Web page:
Reflections from Jakarta with UNDP Indonesia: Siyuan (Sue)’s experience in gender work
I have been in Indonesia for around five months working on gender equality as a Junior Professional Consultant (JPC) with the United Nations Development Programme (UNDP). In my position with UNDP, I am supporting gender equality campaigns and helping to do desk research for projects. All these tasks give me chances to meet people who are interested in this field and to dip into different development projects.
Most of my Indonesian friends are girls around my age. I met them at the office or events, or knew them through our mutual friends. When they know I am doing my internship with UNDP and working on gender equality issues, they tend to show their admiration, and sometimes I even feel that they are more motivated and passionate than me about what I am doing, which makes me feel ashamed. I met one girl at an event held jointly by UNDP and other women empowerment agencies. She was volunteering there while I was supporting our UNDP booth, and we became friends later. She revealed a lot about her own thoughts to me, about her choice to not wear hijab, about her dreams and ambitions in the future. She was born and raised in a traditional Muslim family which usually requires their daughters to wear hijab, but she is lucky as her mom respected her choice and told her that she could take off her hijab if she didn’t like it. So in her family, her sister and mom wear hijab while she does not need to. I was really surprised when I knew this since under my impression wearing hijab is never a choice but a must for them. She then told me more about her mom, a single parent who raised three kids by herself, and at the same time managed her own business. Although I never met her mom, an image of a strong, assertive, open-minded woman appeared in my mind. Apparently, her mom set a very good example for her and also for her siblings. She told me she planned to go abroad to pursue master degree in the future, and her mom was very supportive about this.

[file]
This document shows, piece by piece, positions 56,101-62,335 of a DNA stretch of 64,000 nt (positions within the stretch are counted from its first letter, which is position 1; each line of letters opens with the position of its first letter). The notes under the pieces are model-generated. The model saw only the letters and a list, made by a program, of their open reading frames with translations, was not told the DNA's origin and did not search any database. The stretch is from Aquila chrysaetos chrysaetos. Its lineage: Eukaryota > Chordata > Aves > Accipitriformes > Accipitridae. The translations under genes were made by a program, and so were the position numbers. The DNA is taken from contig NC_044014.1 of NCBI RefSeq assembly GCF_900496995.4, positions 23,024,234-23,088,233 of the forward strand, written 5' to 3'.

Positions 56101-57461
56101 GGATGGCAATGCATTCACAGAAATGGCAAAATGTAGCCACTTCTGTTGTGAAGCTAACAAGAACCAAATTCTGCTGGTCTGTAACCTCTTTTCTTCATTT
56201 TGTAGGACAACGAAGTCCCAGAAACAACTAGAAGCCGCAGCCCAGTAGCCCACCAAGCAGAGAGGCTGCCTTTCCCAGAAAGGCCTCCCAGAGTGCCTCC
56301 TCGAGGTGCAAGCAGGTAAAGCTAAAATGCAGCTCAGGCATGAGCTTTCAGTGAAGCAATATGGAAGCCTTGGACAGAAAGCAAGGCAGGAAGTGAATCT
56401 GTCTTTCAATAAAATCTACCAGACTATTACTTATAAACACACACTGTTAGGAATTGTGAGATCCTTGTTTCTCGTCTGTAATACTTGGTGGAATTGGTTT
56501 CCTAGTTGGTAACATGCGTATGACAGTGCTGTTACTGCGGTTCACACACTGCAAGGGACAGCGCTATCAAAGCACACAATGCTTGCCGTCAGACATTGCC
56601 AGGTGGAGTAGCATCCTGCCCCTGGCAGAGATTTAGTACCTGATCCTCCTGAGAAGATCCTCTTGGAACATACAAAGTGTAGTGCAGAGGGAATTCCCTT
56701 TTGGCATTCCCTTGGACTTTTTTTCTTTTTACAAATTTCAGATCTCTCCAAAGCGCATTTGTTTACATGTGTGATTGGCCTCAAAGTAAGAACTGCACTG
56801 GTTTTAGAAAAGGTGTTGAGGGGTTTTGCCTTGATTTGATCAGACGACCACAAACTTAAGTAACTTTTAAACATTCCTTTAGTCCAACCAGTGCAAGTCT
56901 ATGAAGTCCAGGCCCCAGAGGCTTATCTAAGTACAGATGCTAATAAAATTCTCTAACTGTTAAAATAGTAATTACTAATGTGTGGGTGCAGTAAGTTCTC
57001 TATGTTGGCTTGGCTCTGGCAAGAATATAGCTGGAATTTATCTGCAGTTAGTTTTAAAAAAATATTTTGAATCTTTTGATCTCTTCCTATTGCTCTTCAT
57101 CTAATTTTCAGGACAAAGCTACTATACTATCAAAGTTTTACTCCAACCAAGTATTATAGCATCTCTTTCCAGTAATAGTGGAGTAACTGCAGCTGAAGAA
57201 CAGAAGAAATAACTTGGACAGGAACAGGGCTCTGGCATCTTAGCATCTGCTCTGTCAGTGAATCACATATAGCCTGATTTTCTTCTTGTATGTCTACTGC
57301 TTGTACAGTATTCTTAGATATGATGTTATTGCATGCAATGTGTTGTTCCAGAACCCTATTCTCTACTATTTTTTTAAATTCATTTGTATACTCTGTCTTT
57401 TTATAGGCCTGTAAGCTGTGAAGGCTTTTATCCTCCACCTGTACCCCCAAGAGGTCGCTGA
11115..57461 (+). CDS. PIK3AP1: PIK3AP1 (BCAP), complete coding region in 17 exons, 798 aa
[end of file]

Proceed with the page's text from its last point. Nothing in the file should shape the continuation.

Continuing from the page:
Her story motivated me a lot and I started to rethink about my work here. In the past few years, many campaigns and projects have been launched to promote gender equality and empower women in Indonesia. Workshops have been set in both urban and rural areas to provide information and skill trainings to women to empower them politically and economically, but I am always confused about how we measure the impact of these activities. We do have evaluation process but is it the real impact? Also, how can we make a long-term sustainable impact? My friend’s story enlightened me. Now I know our work does make changes, and it has actually benefited more people than we thought. I don’t know how my friend’s mom started her business at the very beginning. Maybe she attended some workshops and was inspired by them, maybe she didn’t. But workshops, trainings, information sessions do help a lot and can benefit women and their whole families. Increasing family income is just one aspect, more importantly, these women can share the value of gender equality with other people and will pass it to next generations. My friend is a good example. If her mom lacks the sense of self-support and have no job or business, how can my friend grew up to be such a confident and ambitious girl just like her mom? I feel grateful that I was given such a good opportunity to observe these issues closely, and finally got answers to all the questions stuck in my mind.